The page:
There are things which humanity has often taken for granted unless it is an affliction which plagues them personally. Sleep and dreams are things which are so ingrained with the nature of humans they accept them as a simple reality that exists within their life. The ability to close one’s eyes and drift into dreams is thing which occurs, and sometimes something fantastic occurs within such an adventure. Most times, however, it becomes evident that such concepts as sleeping and the dreams within it exist purely within the mundane. The most exciting thing most can often boast is a twisted perception of a parent or sibling, adrenaline coupled with the sensation of falling, or of being chased.
He wished he could remember how to sleep. He could not recall the last time he had dreamed.
It began slowly, that particular shift in his consciousness. A startle here, a night of fitful rest. It was initiated the night he wandered into a particular sort of pub; those places so often reputed to herald those of society brought low who would drink their own dreams away by the light of cheap candles, drowned in cheaper liquor. What led him there is anyone’s guess; he was a man of means who could afford the richness of drink within his own study. But, the rain on the streets turned a dim world into a fantasy landscape of shimmering promise and something hung upon the air which spoke of portents not yet revealed, oaths not yet broken.
The scents that assaulted his senses the moment he walked through the doorway were bitter and cloying: perfume worn too long on unbathed flesh, the acrid whisper of spilled alcohol yet to be cleaned from uneven stones. Desperation oozed from the cracks in the walls and the interior was possessed of a sinister hopelessness. This is where dreams came to die. Tapered fingers had moved automatically to remove his gloves and in equal measure paused before leaving the action uncompleted.
What drew him to that man seated in the corner would be a thing he would question for the long centuries his life would be destined to endure after such a chance encounter. He looked no different from the common fare often found within a place such as this one. A half empty tankard of drink teetered precariously upon the edge of a table which had seen better days and the man himself that sat as the beverage’s companion was wearing a threadbare suit which had likely succumbed to three owners previous to the frame which bore it now. He stood in stark contrast to his surroundings as he approached – finely dressed, his walking stick catching the glint of firelight from the establishment’s hearth and reflecting it, the only shining thing in a place like this.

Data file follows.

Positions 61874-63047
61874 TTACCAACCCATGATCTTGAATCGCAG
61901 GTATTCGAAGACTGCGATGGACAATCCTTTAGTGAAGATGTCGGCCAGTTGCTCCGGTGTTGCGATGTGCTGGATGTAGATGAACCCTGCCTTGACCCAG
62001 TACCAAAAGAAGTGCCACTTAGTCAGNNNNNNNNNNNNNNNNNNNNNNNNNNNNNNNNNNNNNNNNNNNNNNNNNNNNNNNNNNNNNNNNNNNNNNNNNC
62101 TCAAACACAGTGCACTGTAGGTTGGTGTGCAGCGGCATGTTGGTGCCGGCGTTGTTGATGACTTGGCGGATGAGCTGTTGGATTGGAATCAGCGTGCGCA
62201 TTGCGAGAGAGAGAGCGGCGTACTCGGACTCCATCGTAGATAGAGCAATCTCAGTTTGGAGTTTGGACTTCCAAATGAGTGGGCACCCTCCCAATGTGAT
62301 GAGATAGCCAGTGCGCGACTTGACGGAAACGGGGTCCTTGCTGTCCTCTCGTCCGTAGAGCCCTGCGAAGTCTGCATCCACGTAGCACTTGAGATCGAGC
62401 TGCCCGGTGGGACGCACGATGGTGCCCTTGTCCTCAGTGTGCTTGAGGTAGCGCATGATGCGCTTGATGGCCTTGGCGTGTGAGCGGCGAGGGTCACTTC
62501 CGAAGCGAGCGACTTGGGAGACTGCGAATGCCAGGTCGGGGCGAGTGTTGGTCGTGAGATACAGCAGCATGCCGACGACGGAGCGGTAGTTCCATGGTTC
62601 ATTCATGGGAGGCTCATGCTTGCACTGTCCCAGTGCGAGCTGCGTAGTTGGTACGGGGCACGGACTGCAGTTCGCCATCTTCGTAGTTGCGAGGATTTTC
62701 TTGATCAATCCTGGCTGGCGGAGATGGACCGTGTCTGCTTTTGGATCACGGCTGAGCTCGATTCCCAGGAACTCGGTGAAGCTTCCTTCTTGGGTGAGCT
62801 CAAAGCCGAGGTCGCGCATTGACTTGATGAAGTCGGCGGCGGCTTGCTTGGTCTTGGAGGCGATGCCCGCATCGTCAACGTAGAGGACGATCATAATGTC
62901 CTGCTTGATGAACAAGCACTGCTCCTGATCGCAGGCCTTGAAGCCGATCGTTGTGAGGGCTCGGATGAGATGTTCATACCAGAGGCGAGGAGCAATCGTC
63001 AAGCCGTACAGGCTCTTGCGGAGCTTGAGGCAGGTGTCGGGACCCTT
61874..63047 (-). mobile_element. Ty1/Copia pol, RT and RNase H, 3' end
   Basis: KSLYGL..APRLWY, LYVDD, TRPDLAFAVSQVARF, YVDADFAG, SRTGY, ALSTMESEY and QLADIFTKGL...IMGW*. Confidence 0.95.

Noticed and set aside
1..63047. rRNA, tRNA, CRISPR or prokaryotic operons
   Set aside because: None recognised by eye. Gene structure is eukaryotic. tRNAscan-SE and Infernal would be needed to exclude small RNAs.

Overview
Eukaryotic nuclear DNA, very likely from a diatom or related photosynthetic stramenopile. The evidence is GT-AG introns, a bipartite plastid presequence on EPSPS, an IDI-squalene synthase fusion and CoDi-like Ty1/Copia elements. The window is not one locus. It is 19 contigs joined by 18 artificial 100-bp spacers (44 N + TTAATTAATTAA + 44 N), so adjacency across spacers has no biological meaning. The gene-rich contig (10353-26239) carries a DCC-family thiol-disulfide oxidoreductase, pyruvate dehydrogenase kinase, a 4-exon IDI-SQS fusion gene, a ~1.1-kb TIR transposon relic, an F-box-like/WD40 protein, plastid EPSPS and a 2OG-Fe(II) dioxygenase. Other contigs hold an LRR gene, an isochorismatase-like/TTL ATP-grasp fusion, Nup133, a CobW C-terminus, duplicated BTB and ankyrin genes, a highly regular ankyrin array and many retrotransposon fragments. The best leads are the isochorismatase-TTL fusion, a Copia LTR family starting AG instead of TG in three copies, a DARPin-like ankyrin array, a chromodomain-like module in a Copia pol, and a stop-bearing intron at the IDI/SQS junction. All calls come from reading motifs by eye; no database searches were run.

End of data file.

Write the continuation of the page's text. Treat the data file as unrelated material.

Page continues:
His voice was eerily absent from him that night; such a strange predicament for a man who spent his days speaking at the university on the mechanics of surgery to students who filled the rows around him. If he had spoken, would anything have changed? Would the path before him have veered off in such a macabre direction? These are the questions asked by a man teetering upon the brink of madness…or perhaps a man who has already fallen beyond into that yawning chasm.
“You’ll do.” Such a strange statement and it echoed forth with a crisp clarity that matched the keen hue of the man’s eyes. He had brilliant irises that shone out of a face which had seen the abuse and rigors of a life badly maintained. No words were given in response, though lips parted as though to give utterance. It was over in a flash: a coin pressed into his palm, a searing sensation blistering with the bitterness of cold and long death across his nerves, the sound of laughter rich and heady filling his mind.
He did not recall how the man disappeared, or how the coin made its way into his pocket. Yet, he vividly remembered the scent of rain upon the air as he found himself outside that pub once more, dizzied and disoriented.
Rest was an elusive thing that night, though perhaps one could say such a thing was understandable. He gazed at the burn upon his palm for hours before the fire in his study, the strange symbols which seemed etched into the pale flesh which had not seen a day of manual labor, privileged with an educated, wealthy life.
Rest continued to be hard won.
He could not remember when he first started waking with gore on his suits, blood caked beneath his nails. Was he waking at all? To wake infers that one must first have slept, and sleep was something which had become an alien concept, a farce oft attempted and abandoned with repetitive dedication as days became weeks…then months. The servants began to resign without explanation. His cook shrieked at him when he stumbled into the kitchen one morning after having scrubbed the evidence from his skin as though she had seen of him a ghost.
The circles under his eyes continued to grow darker. Hair once a lustrous hue became something pale and dead, as though even color was slowly being leeched from him by the same nefarious force which stole his memory, silenced his dreams and turned him into a specter haunting his own halls. And the hunger. He could not place it and no amount of food seemed to quell it. No, it was something which went beyond the simplistic confines of lust or biological need. He could feel it scraping along his bones as though his skeletal structure was slowly being rearranged, turned into something that craved a thing he could not begin to comprehend, let alone feed upon.
He wished he could remember what it was to dream, or when it was he’d last slept. However, with such sacrifice and loss there were things he could recall with eidetic ease.
“Ghastly Murder in the East-End. Dreadful Mutilation of a Woman.” The print read starkly upon the top of the page.
Oh, that. He remembered that well…